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You have some great suggestions and advice from a lot of people who have "walked the walk". I was caregiver for my Mom after her stroke at 88 and have also been a Dir. of Admissions at a facility and hold a cert if in Asst Living Admin in NJ so I just want to address of few more items. Do don't mention finances but in no case should you use your funds to pay for Dad's care in a facility or at home. If he can't afford either service, you can apply for Medicaid (lots of options there now) in his state of residence. If he is a vet, please contact the local Veterans Administration as they may be able to offer financial assistance and give you resources for home health care options. I know Dad wants to go home and be independent - he is understandably angry and afraid and unfortunately "they always hurt the ones they love" so expect him to be unbelieveably brutal. Having him talk to a therapist as you are doing may help.
You may also want to develop a contingency plan in case the home health option starts to fail his needs. This means you will need to begin to research long term care facilities that are within a reasonable distance from you because he will need an on-site advocate in the best of facilities. If he can learn to walk or be transported in a wheelchair, he might be able to go to the AL but for the most part, they a private facilities and can set their rules about which needs they can and cannot meet. With the staffing shortages in the entire healthcare industry, many AL's can really only handle people who are fairly independent in terms of transport and feeding. If money is not currently an issue you can usually get a better AL as a private pay but try to find one that will guarantee him a Medicaid bed when he runs out of funds and get that guarantee written into your contract. AL's in NJ (and possbily NY) has very limited Medicaid bed availabilty; some don't even take Medicaid and because don't get federal funds through Medicare, they don't have to accept it. Also, be aware that Medicaid by law pays for "shared" accomodations; it an AL let's a Medicaid resident have a private room.............. tip toe quietly as it's a gift! The exception to the shared accommodations would be something like one of the Parker Homes or some of the larger Continuing Care Retirement Communities (CCRC) like a few of the Masonic Homes which only have single rooms. Regardless of the room status..... remember- care and staff requirements are the first priority in ALs and NHs.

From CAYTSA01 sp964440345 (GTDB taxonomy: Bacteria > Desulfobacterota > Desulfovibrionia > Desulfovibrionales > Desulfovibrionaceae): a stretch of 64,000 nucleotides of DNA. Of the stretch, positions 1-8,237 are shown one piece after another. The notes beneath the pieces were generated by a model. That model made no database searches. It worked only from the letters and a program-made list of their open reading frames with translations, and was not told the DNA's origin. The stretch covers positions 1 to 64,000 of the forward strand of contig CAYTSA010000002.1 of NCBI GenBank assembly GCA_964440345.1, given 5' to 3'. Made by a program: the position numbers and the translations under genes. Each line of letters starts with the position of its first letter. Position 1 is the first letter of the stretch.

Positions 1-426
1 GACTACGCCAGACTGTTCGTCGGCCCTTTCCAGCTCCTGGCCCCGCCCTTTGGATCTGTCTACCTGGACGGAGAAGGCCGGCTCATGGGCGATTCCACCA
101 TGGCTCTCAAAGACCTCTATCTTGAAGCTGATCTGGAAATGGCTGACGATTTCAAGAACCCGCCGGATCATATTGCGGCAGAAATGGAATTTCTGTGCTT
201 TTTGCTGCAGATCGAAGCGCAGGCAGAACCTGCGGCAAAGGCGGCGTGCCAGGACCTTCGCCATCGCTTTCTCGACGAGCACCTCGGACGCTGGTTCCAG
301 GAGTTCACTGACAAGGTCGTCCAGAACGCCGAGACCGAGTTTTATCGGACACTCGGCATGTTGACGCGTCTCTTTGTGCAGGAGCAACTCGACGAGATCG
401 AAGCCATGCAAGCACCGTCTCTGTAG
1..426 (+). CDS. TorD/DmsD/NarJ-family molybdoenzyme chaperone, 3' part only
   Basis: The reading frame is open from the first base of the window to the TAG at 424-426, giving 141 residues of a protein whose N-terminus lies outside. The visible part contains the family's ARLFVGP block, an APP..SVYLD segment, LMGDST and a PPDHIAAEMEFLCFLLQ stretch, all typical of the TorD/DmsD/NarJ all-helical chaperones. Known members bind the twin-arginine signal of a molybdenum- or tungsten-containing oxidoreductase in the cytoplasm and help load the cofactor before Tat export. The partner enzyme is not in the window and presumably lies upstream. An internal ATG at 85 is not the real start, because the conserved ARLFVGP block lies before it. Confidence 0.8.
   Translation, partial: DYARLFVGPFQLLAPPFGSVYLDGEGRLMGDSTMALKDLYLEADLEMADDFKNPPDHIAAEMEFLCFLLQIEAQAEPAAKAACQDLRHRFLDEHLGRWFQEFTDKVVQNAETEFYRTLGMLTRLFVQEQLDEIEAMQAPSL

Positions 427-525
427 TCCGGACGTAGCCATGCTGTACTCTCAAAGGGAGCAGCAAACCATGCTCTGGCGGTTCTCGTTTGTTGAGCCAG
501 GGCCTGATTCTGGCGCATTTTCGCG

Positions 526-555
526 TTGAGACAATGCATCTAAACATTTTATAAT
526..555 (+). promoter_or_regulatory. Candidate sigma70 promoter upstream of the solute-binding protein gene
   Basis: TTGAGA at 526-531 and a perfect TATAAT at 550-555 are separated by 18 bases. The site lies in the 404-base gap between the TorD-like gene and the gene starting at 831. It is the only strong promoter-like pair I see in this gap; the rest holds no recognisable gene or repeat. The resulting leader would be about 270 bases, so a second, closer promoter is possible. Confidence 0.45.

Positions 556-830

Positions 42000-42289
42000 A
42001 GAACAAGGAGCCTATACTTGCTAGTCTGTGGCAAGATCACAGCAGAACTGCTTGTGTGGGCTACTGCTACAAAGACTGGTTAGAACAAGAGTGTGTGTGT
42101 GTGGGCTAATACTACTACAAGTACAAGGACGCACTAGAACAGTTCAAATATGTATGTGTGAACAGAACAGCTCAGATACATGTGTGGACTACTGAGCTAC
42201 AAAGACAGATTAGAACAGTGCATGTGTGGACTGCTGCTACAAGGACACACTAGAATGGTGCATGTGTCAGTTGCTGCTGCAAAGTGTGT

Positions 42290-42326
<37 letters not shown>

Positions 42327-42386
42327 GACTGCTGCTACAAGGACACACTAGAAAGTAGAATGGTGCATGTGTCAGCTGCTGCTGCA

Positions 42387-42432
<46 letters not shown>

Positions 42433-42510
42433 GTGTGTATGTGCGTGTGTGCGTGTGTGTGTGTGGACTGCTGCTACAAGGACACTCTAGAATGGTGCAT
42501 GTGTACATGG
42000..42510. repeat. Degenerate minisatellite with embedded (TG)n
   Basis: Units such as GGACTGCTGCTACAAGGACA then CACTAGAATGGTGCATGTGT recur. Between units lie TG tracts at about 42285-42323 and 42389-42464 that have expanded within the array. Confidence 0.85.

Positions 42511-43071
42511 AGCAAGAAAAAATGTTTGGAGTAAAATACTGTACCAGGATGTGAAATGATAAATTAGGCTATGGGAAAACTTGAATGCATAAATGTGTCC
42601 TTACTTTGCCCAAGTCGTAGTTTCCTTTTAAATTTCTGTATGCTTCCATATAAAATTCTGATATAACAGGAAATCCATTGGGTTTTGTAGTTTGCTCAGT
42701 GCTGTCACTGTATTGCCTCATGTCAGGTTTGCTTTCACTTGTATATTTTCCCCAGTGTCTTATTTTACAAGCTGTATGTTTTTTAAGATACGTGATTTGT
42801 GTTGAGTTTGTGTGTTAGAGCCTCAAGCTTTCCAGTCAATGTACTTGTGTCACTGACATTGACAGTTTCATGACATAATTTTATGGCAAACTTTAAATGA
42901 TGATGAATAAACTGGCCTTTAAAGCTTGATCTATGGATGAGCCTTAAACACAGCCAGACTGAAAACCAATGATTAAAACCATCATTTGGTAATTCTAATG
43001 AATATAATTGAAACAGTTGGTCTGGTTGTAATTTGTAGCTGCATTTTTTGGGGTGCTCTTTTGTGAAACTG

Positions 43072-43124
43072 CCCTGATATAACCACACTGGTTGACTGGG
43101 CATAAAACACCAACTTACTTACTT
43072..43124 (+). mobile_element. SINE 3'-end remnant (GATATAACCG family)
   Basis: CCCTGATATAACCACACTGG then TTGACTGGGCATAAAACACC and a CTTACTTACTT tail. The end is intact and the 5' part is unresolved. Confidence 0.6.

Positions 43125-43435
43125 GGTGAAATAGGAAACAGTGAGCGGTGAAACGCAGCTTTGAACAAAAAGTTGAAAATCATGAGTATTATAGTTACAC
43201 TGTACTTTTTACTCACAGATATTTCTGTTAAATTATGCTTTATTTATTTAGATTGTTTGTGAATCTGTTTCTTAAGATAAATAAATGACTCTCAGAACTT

Wishing you luck and peace in this journey.
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It's time to make some changes. So sorry you dad is doing so poorly. But while he is in rehab is the golden opportunity for change to happen.

What do you think his short and long term situation will look like? What will he be able to do for himself? What are you freely willing to provide while you can still have a life and a marriage and not feel so burnt out?

You are going to have to set boundaries and do it ASAP. If you think it is at all reasonable for him to come home, fine. But you MUST set up home care services. Don't ask him, just do it. 99% of the time they say no. Too bad. He does not get to decide how you spend your time - you do.

If you think coming home will be a complete disaster, then do not let it happen. He can be mad and think you made up the termite thing, whatever. This is about his care and safety and about your sanity. You have to put yourself first a little bit here. Sure, consider dad but really, what about you?? Don't you deserve to have a good life too?

Your dad is lashing out and may have undiagnosed cognitive issues. So please tell hubby not to be so upset about your dad being rude/mean to him. It's likely to be part of your future dealing with your dad and if his brain is broken, he really can't be held responsible for treating people poorly. Sorry hubby is upset. Mine has been a rock. I don't know what I would do if my mom lashed out at him and he took it personally. Well, what I would do is what I just told you. Have a talk with him about having more realistic expectations and not to let the poor behavior get personal.
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Sally Ann,

Everything will work our just fine.

I’m glad you found a geriatric psychiatrist. Mom would come out of her sessions uplifted and in a better place.

We are all here to support you.